“I think the appeal of the Republican mantra of being the conservative party probably has got the population to go Republican. Because when you look at the older Democrats since Republicans left after Reconstruction, I think everyone was extremely conservative in the Democratic Party,” Bird explained. “And I think that Republicans preaching that all of the time appealed to the population that perhaps did not have families that were really wedded to the Democratic Party. I think that's where the switch has been made so easily.”

Bird sees a path for Democrats to win in Gonzales County, and he looks forward to helping out on the party primary level after departing office. He believes that candidates need to be more outspoken in Democratic beliefs and cater to the smaller communities that have seen a larger swing of Democrats voting in gubernatorial election years, like this past one where Rep. Beto O'Rourke nearly pulled off an upset. That grassroots zeal coupled with younger candidates are what he feels will start winning back seats in Texas for the blue team.

“I see these young people that got lots of wild ideas that can't come to fruition because they don't understand how everything works,” Bird said. “But I think some new ideas would be great. And just like Beto — he said some wild things, but he's been in Washington just a few years — he's not really polished yet. But as far as a Democrat contender, he's one of the best money earners the Democrats have seen in recent years. I think he has possibilities. We shall see.”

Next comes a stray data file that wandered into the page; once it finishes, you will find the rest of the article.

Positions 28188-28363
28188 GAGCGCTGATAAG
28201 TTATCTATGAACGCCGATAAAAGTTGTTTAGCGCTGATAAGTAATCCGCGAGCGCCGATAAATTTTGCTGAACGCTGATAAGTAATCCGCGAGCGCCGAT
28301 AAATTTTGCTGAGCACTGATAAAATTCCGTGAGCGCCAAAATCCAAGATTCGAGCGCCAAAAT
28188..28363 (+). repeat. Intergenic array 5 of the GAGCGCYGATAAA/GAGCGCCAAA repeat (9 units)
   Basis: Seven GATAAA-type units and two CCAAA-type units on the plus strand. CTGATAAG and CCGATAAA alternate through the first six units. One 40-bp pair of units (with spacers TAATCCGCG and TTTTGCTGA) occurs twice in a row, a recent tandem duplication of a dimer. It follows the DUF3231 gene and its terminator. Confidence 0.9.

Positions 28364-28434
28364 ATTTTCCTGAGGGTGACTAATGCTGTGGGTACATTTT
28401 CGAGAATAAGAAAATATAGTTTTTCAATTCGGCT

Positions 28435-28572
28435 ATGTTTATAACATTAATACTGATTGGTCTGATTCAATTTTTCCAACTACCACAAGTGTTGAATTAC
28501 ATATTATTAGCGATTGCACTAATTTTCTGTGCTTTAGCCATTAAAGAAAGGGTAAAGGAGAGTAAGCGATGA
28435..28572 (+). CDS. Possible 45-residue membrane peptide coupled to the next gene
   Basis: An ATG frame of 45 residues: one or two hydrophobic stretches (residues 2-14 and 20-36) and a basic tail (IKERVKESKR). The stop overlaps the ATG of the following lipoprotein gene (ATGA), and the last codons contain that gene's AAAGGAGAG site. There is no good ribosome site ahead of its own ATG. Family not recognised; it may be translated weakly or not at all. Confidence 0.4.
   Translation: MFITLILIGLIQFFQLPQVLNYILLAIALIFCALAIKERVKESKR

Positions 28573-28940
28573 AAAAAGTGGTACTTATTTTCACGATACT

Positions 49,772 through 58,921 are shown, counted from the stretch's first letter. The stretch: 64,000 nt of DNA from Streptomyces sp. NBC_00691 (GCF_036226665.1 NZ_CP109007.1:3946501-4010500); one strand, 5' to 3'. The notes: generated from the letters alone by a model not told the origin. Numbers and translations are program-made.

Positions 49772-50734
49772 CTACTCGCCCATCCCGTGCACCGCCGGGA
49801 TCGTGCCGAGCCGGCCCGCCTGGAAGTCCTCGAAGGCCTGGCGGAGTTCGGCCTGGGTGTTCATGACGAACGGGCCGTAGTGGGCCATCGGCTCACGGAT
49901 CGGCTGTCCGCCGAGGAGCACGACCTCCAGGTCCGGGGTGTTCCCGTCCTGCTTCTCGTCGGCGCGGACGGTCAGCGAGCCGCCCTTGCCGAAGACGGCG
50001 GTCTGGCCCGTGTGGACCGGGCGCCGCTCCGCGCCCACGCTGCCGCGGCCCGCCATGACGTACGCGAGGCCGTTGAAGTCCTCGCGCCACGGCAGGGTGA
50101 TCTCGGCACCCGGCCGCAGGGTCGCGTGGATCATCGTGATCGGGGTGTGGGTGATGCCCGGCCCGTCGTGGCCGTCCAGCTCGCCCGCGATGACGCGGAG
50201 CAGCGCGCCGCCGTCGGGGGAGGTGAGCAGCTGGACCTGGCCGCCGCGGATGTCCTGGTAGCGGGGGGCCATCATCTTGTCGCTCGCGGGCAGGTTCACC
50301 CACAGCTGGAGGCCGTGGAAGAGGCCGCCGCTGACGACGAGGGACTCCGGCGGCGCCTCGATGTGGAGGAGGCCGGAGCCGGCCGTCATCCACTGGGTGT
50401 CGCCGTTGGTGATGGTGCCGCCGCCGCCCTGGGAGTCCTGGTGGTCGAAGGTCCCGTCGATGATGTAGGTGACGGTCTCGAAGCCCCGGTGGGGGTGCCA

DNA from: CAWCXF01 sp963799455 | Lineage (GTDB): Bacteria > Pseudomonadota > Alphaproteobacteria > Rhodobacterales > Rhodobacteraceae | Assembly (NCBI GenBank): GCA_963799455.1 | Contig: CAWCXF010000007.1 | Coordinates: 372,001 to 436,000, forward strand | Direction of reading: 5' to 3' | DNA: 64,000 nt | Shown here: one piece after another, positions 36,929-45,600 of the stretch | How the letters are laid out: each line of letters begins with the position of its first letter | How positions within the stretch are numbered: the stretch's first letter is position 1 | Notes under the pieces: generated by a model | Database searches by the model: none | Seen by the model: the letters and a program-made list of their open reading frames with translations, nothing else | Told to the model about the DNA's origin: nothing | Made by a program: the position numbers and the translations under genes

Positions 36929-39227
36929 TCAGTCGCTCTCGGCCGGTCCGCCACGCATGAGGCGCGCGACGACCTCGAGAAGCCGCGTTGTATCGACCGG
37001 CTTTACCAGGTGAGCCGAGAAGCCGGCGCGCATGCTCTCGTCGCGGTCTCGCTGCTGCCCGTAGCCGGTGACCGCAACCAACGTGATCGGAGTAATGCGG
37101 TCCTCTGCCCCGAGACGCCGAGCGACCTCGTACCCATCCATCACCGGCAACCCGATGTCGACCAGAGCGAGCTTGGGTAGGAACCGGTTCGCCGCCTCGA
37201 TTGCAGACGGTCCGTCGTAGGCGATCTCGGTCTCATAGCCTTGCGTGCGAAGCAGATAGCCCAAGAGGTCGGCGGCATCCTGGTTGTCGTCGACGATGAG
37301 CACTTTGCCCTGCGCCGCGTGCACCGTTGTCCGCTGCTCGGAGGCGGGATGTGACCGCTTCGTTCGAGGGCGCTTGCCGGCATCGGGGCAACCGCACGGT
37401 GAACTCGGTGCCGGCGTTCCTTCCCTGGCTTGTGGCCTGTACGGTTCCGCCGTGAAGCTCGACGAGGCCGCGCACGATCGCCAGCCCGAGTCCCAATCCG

And that is part of the reason Bird decided to not seek another term as county judge.

“I felt it was time,” he said. “I'm 65, have my Medicare card, felt like it was time for me to step down and let somebody younger [lead]. Very similar to why I think Beto would be all right. I think a younger person will do well here.”

That “younger person” for now is Pat Davis, the Republican who was unopposed in November's election. The longtime Gonzales Department of Public Safety trooper and sergeant took his oath of office at 2 p.m. Tuesday, ushering in a new era of leadership in the courthouse. If history holds, he will be keeping the seat warm until at lease 2039. Regardless, Bird says that the county is in good hands.


Before this chat was concluded, another face popped into the judge's office. It was Leslie, his wife. She was going about her daily duties, and was making sure her husband came home on-time after work. She said she was sad to see him leave office.

“He's such a public servant. He always thinks of the county first,” she said.

The judge recalled many times that she would answer the phone in the middle of the night when he was needed, and she spoke of the times he had to turn around for county business when they were headed out to dinner.

“Now you have no excuses,” she said.

Bird said that the first order of business he was going to tend to the day after leaving the judgeship was to make his wife breakfast then probably head out to his mother's farm. As he put it, he's made quite a mess out there the past 40 years and he should really clean it up a bit. And then, there's the forever work on the house that every man loves to put off.

Two questions remained: Did he have any final words for the paper while still seated as judge?

“[I want to] thank everyone that voted for me to have such a wonderful career as their county judge,” he said.

The last question: Is Bird officially retired from politics?

“I think so. I think I am,” he said, smiling as broadly as ever.

And that there is about as solid an answer you'll ever get from an elected official on the matter.